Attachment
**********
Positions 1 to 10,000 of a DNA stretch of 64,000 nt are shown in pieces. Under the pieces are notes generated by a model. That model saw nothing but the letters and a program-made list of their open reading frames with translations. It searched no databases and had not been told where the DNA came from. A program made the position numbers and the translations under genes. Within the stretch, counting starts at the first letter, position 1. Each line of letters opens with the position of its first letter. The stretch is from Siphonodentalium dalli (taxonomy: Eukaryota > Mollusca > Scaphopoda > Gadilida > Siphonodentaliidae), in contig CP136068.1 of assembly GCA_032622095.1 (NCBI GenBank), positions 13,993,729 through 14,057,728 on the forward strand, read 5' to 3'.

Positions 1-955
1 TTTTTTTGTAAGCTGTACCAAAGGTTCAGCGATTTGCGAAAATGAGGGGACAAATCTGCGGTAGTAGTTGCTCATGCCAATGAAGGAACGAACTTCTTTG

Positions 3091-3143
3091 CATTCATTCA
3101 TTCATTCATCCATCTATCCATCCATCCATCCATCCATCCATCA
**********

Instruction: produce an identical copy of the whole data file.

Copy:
Positions 1 to 10,000 of a DNA stretch of 64,000 nt are shown in pieces. Under the pieces are notes generated by a model. That model saw nothing but the letters and a program-made list of their open reading frames with translations. It searched no databases and had not been told where the DNA came from. A program made the position numbers and the translations under genes. Within the stretch, counting starts at the first letter, position 1. Each line of letters opens with the position of its first letter. The stretch is from Siphonodentalium dalli (taxonomy: Eukaryota > Mollusca > Scaphopoda > Gadilida > Siphonodentaliidae), in contig CP136068.1 of assembly GCA_032622095.1 (NCBI GenBank), positions 13,993,729 through 14,057,728 on the forward strand, read 5' to 3'.

Positions 1-955
1 TTTTTTTGTAAGCTGTACCAAAGGTTCAGCGATTTGCGAAAATGAGGGGACAAATCTGCGGTAGTAGTTGCTCATGCCAATGAAGGAACGAACTTCTTTG

Positions 3091-3143
3091 CATTCATTCA
3101 TTCATTCATCCATCTATCCATCCATCCATCCATCCATCCATCA